Both Canadian Student Tobacco, Alcohol and Drugs Survey (CSTADS)/Youth Smoking Survey (YSS) and Canadian Tobacco Alcohol, and Drugs Survey (CTADS)/Canadian Tobacco Use Monitoring Survey (CTUMS) data were used for the youth analysis: CSTADS/YSS data were used for youth in grades 7-9, who were approximately aged 12-14, and CTADS/CTUMS was used for youth aged 15-19. Earlier waves of the CSTADS/YSS included students in grade 6 (CSTADS 2014-15 and earlier) or grades 5 and 6 (YSS 2006-07 and earlier); neither of these grades are included in this report, for purposes of comparability between survey waves. The more recent waves of the CSTADS/YSS (from 2006-07 onward) also included students in grades 10-12, but these students were not included in the analysis due to their overlap in age with the CTADS/CTUMS sample; CTADS/CTUMS was selected as the data source for older youth since the sampling frame includes youth both in and out of school, whereas the CSTADS/YSS only samples youth who are attending school.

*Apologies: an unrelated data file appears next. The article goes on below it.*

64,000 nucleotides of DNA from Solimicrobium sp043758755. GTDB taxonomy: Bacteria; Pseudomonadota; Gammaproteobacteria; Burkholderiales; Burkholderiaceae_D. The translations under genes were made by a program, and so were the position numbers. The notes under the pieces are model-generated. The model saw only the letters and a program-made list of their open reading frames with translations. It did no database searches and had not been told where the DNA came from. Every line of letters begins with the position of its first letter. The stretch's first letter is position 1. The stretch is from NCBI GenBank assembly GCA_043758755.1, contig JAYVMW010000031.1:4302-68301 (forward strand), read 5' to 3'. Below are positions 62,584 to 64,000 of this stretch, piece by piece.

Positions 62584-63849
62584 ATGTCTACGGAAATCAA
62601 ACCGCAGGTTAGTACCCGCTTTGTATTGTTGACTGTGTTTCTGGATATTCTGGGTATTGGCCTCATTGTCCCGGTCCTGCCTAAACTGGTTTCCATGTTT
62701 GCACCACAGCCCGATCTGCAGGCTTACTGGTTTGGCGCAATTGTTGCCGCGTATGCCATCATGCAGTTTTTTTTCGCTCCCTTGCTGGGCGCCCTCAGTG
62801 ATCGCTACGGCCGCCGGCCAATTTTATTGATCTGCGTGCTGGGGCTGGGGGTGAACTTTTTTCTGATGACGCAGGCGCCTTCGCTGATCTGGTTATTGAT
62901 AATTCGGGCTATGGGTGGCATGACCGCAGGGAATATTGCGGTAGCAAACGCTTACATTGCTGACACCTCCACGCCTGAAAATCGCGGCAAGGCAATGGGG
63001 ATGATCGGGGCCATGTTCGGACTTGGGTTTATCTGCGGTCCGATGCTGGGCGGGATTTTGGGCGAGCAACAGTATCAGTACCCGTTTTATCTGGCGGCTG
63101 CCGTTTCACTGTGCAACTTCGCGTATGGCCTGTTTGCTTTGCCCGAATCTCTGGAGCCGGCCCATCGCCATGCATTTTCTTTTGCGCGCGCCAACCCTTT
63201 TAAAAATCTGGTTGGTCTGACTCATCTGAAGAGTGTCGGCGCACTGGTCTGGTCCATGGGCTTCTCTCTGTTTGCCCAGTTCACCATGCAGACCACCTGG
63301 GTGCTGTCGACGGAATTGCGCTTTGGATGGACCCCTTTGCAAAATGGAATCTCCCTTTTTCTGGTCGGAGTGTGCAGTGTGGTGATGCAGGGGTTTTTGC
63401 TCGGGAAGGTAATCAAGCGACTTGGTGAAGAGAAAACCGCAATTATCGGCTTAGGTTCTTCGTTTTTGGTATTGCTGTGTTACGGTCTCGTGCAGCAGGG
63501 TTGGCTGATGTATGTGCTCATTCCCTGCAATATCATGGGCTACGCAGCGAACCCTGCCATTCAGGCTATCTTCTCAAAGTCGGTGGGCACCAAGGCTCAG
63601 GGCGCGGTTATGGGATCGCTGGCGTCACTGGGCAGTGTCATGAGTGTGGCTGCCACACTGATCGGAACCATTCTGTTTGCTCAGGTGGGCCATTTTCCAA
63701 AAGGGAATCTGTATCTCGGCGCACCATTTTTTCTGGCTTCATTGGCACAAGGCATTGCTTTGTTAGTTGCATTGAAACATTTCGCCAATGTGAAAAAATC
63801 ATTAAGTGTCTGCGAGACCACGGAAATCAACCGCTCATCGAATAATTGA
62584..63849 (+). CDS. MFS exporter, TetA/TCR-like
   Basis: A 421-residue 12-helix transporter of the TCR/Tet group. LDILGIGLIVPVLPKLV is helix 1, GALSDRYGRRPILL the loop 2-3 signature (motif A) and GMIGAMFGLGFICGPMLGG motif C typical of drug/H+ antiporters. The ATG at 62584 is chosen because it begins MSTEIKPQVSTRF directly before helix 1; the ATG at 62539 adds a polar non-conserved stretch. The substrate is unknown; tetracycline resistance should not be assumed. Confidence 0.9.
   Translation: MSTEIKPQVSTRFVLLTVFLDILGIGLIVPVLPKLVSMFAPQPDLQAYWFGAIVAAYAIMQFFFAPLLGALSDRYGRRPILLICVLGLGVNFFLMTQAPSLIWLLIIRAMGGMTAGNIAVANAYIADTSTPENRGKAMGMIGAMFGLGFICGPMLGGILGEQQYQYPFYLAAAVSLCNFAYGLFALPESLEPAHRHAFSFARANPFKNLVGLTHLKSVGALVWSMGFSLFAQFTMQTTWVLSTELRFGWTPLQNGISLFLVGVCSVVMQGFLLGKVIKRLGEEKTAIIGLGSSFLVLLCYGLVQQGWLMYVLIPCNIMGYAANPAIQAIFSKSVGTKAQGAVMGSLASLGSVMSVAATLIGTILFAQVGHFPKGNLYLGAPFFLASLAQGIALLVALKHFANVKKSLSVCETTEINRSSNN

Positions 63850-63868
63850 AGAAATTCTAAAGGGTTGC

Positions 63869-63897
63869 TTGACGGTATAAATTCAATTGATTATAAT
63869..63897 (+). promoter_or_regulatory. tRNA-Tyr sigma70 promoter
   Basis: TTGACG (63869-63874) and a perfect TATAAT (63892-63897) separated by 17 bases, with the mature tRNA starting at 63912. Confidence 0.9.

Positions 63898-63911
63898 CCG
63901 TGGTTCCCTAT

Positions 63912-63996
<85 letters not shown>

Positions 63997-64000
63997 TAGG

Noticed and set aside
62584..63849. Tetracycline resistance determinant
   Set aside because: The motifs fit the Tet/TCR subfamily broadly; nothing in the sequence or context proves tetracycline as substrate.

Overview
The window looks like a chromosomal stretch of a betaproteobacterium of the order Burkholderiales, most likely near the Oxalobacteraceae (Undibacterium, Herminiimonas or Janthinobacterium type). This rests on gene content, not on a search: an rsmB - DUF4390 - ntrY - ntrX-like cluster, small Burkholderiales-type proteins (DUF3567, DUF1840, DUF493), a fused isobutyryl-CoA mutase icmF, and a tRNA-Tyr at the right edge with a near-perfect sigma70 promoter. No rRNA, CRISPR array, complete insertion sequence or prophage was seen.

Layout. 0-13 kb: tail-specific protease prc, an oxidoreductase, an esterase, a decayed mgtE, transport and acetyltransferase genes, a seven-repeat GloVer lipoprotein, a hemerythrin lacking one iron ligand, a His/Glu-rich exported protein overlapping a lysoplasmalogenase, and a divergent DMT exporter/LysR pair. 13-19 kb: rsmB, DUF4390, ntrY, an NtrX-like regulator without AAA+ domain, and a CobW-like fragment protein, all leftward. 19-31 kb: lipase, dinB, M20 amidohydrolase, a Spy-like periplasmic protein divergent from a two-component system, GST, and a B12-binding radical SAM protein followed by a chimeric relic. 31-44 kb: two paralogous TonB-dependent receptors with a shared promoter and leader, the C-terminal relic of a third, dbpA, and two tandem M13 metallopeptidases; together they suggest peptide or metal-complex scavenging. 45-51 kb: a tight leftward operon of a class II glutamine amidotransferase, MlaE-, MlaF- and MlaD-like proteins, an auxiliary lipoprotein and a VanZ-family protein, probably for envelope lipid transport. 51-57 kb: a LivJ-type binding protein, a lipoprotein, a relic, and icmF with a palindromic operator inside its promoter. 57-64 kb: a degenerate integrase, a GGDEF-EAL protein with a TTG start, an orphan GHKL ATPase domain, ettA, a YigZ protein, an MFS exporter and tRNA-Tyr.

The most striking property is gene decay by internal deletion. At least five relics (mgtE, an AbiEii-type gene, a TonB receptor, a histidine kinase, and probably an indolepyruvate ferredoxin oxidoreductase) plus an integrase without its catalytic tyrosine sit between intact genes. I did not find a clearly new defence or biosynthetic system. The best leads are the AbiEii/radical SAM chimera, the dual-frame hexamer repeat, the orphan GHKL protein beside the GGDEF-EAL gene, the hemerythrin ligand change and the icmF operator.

CSTADS/YSS and CTADS/CTUMS data have been integrated where possible. However, differences in the questions asked on each survey and the timing of the surveys does not allow for parallel reporting of all measures. The most recent wave was 2017 for CTADS, and 2016-17 for CSTADS. The CSTADS/YSS runs on school years (data collection between September and June), while CTADS/CTUMS runs on calendar years (data collection from February to December). Data collected via the CSTADS/YSS (grades 7-9) are presented by grade rather than age, as the survey was school-based and sampling was done by grade. CTADS/CTUMS is not school-based; data are presented by age.
The CSTADS/YSS and CTADS/CTUMS base their definition of a current smoker on different items: the CSTADS/YSS defines a current smoker as having smoked at least 100 cigarettes in his/her lifetime and smoked in the 30 days preceding the survey; CTADS/CTUMS defines a current smoker using their response to the question "At the present time do you smoke cigarettes every day, occasionally, or not at all?”.